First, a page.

Charles Darwin 10 page Essay | Charles Darwin's Theory of Evolution by natural selection

Charles Darwin 10 page Essay

Charles Darwin and Paul Johnson

Darwin - portrait of a genius Hardly anyone actually reads Charles Darwin nowadays, but most people know about him and his work. In the world of science, his ideas are foundational for an understanding of how different species come into existence, how they change, become dominant or get wiped out. Big thinkers, especially in science, cause a big stir, and occasionally their ideas become points of fierce controversy. But if their theories withstand critical scrutiny they become part of the way we understand the physical world; then controversy subsides and withers away. Not so with Darwin.

Darwin’s theory on the origin of species — that they were not created individually, as we are told in the Old Testament, but have evolved from earlier species — created controversy when it was first published in 1859. And his ideas continue to be heatedly attacked and passionately defended even today, chiefly in the United States. Furthermore, his theory of evolution in nature provided the scientific premise for Social Darwinism and eugenics policy. So it’s handy to have a deft little book about Charles Darwin’s life and achievements and that’s what we have in Paul Johnson’s Darwin, Portrait of a Genius.

The book, published by Viking within the past year, is short, only 150 or so pages. It’s nicely bound in black and red with a handsome slip cover showing the old man himself, a white bearded grandfather in a black fedora and Chesterfield coat. Paul Johnson is an experienced writer with considerable knowledge of the subject at hand, and many other subjects as well. This book, being as short as it is, has the feel of an extended essay — a beautifully clear and concise essay.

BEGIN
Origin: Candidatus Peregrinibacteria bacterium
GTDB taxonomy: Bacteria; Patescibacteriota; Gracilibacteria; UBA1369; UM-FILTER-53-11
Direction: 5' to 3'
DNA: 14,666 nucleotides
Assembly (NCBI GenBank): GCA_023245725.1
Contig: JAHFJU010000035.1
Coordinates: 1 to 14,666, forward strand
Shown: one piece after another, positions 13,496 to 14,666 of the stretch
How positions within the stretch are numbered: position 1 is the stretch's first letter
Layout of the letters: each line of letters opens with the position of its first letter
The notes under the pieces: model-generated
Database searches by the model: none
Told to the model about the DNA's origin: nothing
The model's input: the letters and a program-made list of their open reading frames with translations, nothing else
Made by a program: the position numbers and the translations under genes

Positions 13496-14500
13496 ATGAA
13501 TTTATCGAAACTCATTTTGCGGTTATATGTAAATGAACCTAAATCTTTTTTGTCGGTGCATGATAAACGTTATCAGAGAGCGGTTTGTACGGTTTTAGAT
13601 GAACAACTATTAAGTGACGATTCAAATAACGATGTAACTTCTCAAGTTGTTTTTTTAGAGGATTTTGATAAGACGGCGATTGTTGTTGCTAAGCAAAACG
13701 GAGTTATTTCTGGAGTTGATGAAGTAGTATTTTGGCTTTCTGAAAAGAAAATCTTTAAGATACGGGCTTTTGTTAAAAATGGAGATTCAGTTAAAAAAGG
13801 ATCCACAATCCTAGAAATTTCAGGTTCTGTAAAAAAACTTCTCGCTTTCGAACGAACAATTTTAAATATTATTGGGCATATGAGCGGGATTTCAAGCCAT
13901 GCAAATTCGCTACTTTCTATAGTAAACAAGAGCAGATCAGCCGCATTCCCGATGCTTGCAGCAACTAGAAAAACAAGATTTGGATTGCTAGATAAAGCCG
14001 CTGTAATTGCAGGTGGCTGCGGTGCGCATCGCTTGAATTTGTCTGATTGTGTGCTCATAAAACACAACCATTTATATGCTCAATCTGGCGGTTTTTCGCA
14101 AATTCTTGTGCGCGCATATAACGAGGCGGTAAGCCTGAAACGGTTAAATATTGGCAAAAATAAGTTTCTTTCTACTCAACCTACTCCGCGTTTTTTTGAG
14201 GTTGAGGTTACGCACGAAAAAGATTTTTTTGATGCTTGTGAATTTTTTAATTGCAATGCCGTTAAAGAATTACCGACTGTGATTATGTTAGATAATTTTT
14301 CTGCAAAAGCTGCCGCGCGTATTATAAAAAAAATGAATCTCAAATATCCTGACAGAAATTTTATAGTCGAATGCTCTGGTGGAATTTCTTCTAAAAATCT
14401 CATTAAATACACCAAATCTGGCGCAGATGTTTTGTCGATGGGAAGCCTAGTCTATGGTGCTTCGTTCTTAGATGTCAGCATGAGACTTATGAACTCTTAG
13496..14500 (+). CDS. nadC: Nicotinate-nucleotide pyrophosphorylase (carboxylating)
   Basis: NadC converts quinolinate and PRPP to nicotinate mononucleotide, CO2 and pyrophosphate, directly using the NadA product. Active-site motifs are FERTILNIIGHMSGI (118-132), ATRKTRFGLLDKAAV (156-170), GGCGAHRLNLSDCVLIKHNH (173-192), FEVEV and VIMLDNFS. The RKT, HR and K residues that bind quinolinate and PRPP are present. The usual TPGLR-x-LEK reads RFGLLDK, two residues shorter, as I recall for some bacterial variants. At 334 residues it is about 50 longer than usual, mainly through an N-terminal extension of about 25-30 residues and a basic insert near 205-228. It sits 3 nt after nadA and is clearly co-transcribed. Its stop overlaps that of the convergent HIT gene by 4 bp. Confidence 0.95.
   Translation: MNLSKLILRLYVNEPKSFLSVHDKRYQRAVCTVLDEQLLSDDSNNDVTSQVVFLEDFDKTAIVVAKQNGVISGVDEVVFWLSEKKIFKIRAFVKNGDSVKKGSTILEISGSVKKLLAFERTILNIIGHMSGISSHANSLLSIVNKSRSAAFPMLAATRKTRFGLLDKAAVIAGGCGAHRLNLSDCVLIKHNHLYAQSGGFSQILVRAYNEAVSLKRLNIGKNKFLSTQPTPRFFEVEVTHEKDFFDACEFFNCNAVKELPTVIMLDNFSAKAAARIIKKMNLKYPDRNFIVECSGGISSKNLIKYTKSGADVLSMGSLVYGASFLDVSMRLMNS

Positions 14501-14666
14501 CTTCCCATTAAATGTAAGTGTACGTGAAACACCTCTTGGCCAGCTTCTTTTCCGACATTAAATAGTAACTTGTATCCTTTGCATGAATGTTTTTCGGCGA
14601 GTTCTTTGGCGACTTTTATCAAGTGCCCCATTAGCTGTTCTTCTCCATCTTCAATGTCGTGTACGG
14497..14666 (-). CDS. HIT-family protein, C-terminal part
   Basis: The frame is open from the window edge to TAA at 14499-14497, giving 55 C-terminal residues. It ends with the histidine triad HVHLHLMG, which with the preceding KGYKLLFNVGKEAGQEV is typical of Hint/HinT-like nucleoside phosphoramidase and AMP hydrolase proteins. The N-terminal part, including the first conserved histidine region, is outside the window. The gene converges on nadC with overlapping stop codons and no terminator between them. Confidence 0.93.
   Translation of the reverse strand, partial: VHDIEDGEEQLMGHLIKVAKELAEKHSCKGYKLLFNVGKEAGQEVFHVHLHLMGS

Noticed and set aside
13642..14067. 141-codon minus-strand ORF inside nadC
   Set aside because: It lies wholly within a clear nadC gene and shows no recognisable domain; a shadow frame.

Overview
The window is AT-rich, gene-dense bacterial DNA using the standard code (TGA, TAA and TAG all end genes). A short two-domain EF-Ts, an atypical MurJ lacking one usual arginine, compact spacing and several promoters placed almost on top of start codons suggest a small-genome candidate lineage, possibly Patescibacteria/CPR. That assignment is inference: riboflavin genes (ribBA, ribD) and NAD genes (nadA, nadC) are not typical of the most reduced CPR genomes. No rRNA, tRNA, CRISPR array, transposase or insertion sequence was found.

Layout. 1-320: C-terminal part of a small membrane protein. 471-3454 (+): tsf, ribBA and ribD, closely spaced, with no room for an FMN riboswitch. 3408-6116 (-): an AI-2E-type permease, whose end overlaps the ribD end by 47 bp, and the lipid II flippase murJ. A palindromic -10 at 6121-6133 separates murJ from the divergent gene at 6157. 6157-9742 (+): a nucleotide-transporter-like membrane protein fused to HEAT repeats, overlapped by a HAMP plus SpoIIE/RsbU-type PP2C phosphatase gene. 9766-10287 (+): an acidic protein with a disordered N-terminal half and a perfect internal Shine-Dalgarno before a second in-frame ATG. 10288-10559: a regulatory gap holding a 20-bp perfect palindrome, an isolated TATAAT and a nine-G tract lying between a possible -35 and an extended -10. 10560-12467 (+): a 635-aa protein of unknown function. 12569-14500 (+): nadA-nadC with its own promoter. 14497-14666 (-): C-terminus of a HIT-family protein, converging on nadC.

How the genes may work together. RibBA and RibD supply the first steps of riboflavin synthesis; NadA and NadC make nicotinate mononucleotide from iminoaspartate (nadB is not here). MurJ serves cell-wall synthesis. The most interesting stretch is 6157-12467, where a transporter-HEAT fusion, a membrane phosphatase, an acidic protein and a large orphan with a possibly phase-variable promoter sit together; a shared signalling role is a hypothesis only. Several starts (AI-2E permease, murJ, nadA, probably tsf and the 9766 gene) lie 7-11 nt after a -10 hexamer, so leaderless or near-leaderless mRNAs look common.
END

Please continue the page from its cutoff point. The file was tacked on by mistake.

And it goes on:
It’s all here. Darwin’s extraordinary family background (Grandfather Erasmus Darwin, a polymath genius; father Robert, a brilliant doctor of medicine, maternal grandfather Josiah Wedgwood, another genius), his five-year trip around the world as a naturalist on the HMS Beagle, his minute observations of different species, his gradual recognition that different species were not created independently and whole, but evolved from earlier models, his reluctance to publish, and finally his two greatest works, The Origin of Species and The Descent of Man.

Although the writer views his subject as a genius, he sees the man clear and points out his flaws and weaknesses. Among them and most important, Darwin was no mathematician. There’s no question that a deeper understanding of mathematics would have been helpful, to say the least, and perhaps even bountiful. Darwin probably could have worked out patterns of inheritance — just as his near contemporary, young Gregor Mendel, did — if he had had a head for statistics. But he didn’t. And when it came to people in groups — tribes, nations, races — Darwin didn’t have an anthropologist’s eye or mind. He was a brilliant naturalist with plants and animals, not people.




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ImageJohn Constable, (1776-1837). English painter, ranked with Turner as one of the greatest British landscape artists
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